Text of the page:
Wednesday, April 28, 2010

IMF proposes two new taxes on all banks and financial services companies

In view of the "too big to fail" syndrome, whether taxes are really the right way to organise the financial sector is a different question, but I will comment on one aspect of the IMF's proposal (two global taxes on financial institutions: a financial-stability contribution on bank LIABILITIES (except deposits, which come under the purview of deposit insurance schemes and are already taxed) in addition to a levy on bank EQUITY).

The IMF has proposed that the tax might be charged initially at a flat rate, changing over time to a charge according to the riskiness and size of the institution concerned.

The flat rate will either be so small as to bother no institution or, more likely, will bother smaller organisations (and therefore disproportionately institutions in smaller countries) more than larger ones.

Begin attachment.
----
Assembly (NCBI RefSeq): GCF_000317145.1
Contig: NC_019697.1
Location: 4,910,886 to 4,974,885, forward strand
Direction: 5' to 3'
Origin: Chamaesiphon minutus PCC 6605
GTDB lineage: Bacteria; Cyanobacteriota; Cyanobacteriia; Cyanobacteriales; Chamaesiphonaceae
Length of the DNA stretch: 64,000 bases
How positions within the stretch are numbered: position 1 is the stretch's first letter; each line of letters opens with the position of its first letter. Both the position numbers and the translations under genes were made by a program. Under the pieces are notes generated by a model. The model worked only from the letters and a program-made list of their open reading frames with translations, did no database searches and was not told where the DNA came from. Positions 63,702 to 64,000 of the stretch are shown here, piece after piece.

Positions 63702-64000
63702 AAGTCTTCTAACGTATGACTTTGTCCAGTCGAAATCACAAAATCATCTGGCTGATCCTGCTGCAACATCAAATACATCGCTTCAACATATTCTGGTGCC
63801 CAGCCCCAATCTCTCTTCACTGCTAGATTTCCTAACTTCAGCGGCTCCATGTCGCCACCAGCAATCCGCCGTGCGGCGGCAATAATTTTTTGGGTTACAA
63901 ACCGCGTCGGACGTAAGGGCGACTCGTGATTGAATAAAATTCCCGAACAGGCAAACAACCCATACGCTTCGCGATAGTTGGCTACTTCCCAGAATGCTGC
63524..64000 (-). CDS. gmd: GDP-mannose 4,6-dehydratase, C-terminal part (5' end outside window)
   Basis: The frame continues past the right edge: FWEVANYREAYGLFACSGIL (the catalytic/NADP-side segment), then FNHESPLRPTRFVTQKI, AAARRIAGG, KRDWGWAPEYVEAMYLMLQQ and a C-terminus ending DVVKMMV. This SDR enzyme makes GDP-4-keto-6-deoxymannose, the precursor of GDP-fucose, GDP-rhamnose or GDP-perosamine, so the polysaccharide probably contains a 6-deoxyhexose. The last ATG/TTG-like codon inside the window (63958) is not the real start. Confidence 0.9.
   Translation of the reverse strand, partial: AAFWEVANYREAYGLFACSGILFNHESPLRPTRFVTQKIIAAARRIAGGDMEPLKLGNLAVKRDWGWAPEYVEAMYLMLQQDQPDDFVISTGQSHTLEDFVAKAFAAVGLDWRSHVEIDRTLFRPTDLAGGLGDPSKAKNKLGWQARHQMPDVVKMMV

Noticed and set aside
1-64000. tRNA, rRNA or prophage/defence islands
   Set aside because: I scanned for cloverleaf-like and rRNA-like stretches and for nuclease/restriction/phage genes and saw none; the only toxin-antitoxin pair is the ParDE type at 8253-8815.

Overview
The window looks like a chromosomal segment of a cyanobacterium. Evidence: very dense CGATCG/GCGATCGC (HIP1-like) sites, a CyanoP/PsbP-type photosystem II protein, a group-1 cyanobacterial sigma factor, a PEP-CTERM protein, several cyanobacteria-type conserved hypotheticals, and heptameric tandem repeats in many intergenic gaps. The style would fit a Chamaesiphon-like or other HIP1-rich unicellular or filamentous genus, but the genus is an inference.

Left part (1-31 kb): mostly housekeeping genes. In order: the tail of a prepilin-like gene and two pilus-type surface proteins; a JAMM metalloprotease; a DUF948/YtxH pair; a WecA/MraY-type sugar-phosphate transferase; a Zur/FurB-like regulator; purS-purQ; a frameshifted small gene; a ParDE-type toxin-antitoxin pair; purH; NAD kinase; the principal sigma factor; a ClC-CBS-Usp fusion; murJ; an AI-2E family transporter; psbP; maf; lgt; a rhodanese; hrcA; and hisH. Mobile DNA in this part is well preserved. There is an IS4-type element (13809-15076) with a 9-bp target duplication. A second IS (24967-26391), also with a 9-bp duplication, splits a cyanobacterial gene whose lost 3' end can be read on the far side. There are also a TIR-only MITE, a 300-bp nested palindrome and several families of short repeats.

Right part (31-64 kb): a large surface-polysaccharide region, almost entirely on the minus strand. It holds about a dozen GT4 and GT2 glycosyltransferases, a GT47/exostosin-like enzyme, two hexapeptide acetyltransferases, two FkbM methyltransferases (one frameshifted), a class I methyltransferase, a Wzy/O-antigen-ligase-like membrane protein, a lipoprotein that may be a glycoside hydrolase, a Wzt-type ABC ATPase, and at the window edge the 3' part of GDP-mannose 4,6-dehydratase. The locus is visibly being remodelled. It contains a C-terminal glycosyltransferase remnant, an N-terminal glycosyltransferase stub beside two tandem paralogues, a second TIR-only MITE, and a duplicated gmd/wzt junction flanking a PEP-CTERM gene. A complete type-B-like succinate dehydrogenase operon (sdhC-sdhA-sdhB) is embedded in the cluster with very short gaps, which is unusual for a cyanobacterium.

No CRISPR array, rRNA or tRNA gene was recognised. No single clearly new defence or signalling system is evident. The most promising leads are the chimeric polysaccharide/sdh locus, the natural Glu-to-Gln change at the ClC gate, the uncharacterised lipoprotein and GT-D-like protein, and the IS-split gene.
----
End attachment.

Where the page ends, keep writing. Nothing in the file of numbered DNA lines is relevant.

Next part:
Conversely, whenever the IMF wants to change the system to a variable rate, the larger organisations are more likely to protest and to seek to obstruct the move to a variable rate.

So the flat tax may be a political calculation that if the wedge is very thin right now, no one is going to protest too much, and the contributions can be ramped up over time.

The contribution should be looked at as a sort of insurance fee. Though in my view it would be much better to leave the job entirely to insurance or reinsurance companies (with insurance and reinsurance companies insuring each other), I recognise that it is the State which is the insurer of last resort and so it is right for the insurance fee to go to the State, provided the State keeps the money in a separate fund, with the adequacy of the contribution being evaluated from time to time either by a quango or by outside advisers.

The good thing is that the IMF wants the taxes to apply to the entire financial sector so as to avoid tempting organisations to change legal form in order to escape the net. Sphere: Related Content

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